Published: April 30, 2015 | Posted: May 4, 2015 | Written by Aja Sanders
“How many deaths are too many deaths? One? Ten?”
Deborah Wong, professor at the University of California, Riverside asked this question several times during the opening remarks of the community forum, titled “Lessons from Ferguson.”
The event was hosted by Mt. Rubidoux Seventh-Day Adventist Church on April 9. The forum was held to discuss racial profiling, traffic stops and how to change community policing.
Sergio Diaz, Riverside chief of police and six other panelists gathered on the Thursday evening.
Each panelist was given seven minutes to give an introduction about their organization, their credentials and why they decided to participate in the forum.
Oliver Thompson, who is a professor of Administration of Justice at Riverside City College, was one of the panelists at the forum. Thompson was also chief of police in Inglewood, California during the Rodney King riots.
“The state of California spends more money on the prisons and death row than they do on higher education … and guess who is imprisoned. Young men of color,” Thompson said.
The way Riverside changes community policing is by changing the attitudes of the citizens according to Thompson.
“There is a master servant relationship in America, it’s called the U.S. Constitution,” Thompson said before citing the Preamble.
“Now how do we go about changing what some officers are doing? Its by citizens taking over the role of Master of the Universe, and making government the servant that they should be and are under the Constitution,” he said.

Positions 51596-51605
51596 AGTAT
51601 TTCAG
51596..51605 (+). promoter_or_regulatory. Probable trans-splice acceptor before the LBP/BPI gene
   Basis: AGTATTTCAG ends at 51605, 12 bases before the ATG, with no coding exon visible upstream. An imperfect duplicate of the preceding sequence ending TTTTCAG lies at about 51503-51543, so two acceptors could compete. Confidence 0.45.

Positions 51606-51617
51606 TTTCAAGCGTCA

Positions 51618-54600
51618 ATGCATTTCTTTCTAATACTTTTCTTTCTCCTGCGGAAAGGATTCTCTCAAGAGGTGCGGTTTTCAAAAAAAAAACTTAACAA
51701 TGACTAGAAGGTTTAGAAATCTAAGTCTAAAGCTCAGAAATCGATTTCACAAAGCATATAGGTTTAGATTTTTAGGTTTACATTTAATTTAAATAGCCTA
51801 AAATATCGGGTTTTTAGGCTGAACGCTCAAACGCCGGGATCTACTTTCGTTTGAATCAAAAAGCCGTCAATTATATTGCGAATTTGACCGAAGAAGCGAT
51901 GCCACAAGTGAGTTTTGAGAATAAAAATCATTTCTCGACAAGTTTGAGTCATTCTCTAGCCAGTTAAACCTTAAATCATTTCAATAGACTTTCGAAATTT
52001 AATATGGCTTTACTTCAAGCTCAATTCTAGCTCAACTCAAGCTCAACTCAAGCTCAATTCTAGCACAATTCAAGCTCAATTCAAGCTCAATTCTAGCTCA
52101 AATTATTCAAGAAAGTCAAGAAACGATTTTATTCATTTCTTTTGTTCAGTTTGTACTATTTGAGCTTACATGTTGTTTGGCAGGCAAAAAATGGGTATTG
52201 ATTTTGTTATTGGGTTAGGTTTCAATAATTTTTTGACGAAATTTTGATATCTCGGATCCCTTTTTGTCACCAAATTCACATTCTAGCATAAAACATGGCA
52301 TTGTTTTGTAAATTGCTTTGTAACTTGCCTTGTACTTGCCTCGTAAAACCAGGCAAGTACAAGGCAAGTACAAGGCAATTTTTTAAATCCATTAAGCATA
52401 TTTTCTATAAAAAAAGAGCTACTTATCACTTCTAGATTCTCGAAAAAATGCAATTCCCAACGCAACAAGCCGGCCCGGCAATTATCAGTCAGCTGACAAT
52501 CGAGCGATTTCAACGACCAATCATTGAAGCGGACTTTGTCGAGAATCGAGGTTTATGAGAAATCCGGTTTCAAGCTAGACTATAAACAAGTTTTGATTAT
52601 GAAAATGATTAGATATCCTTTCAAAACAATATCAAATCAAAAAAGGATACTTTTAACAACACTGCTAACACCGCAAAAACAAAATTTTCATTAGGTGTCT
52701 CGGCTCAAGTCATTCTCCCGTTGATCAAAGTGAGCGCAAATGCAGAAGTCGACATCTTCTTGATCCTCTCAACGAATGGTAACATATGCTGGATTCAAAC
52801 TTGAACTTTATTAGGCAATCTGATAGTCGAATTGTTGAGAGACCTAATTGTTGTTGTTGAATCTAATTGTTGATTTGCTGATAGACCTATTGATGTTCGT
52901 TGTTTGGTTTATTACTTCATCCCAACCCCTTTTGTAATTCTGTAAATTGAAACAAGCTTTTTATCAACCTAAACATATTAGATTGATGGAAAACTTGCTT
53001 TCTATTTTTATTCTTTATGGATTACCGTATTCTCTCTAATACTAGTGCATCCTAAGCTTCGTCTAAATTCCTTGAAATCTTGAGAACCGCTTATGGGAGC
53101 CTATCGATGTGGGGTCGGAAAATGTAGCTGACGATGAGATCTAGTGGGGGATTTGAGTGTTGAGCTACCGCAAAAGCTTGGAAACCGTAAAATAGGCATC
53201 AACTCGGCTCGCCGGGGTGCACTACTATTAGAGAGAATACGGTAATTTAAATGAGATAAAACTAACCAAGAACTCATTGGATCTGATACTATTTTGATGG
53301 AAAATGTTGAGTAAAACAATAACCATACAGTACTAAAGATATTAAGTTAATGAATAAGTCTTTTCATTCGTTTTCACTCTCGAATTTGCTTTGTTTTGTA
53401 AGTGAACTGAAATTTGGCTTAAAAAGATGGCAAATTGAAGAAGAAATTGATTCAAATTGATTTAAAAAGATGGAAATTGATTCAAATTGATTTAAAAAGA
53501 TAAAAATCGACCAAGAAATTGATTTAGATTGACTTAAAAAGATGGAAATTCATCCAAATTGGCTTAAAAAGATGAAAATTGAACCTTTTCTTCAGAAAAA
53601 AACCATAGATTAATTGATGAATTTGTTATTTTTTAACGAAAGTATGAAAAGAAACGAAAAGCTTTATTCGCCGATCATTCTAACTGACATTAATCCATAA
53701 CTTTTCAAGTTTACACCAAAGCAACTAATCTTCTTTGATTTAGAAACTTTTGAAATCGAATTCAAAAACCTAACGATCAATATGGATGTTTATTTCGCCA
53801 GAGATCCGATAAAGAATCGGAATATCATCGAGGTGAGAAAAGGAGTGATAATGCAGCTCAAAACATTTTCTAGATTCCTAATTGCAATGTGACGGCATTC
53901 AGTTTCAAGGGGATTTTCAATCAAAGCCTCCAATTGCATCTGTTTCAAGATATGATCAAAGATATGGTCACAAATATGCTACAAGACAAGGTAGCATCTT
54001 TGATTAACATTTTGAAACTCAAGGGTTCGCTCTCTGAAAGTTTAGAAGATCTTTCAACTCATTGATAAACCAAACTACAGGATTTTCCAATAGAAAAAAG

The audience clapped in agreement.
“Officers do not think about, ‘how am I going to take a life,’ but when they go through a six-month police academy, they come out of it socialized with a ‘us versus them’ attitude. Who is ‘us’? The girls and boys in blue. Who is ‘them’? The rest of you,” Thompson said.
“Now this should be, hopefully, just the beginning of forums toward how we go about (making a) change.”
The end of his speech was given a standing ovation. One woman in the audience proclaimed, “That’s right!” as she returned to her seat.
Panelists, Waudier E. Rucker-Hughes, president of the Riverside branch of NAACP and Jennifer Vaughn-Blakely, chairwoman of The Group, an organization dedicated to advising the RPD, spoke about reducing racism and prejudices within the police department.
Diaz informed the audience on how the RPD is adding body cameras to the police force.
His presence at the forum seemed to comfort some and upset others.
A woman blurted out, “Sergio Diaz abuses his authority!”
During the question and answer segment of the forum, most of the questions from the audience were directed to him. A man asked Diaz if the police department is making an effort to help the homeless and creating more programs for at-risk youth. Another questioned about the body cameras in the RPD.
The next community forum, Policing and Mental Health, will be on May 7 at California Baptist University from 5:30 to 8 p.m.